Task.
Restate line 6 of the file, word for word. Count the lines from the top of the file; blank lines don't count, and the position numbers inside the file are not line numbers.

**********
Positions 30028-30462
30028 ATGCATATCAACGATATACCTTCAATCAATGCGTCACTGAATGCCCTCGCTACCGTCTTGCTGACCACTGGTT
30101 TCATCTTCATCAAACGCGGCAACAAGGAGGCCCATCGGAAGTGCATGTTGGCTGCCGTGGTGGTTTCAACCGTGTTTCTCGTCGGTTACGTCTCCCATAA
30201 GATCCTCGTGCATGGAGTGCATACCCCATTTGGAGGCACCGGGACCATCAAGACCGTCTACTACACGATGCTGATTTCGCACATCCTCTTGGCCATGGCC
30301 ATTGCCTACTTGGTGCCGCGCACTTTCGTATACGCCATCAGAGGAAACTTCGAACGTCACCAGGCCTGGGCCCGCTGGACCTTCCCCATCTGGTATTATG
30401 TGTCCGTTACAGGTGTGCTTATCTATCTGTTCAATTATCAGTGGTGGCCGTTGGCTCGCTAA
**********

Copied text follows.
30401 TGTCCGTTACAGGTGTGCTTATCTATCTGTTCAATTATCAGTGGTGGCCGTTGGCTCGCTAA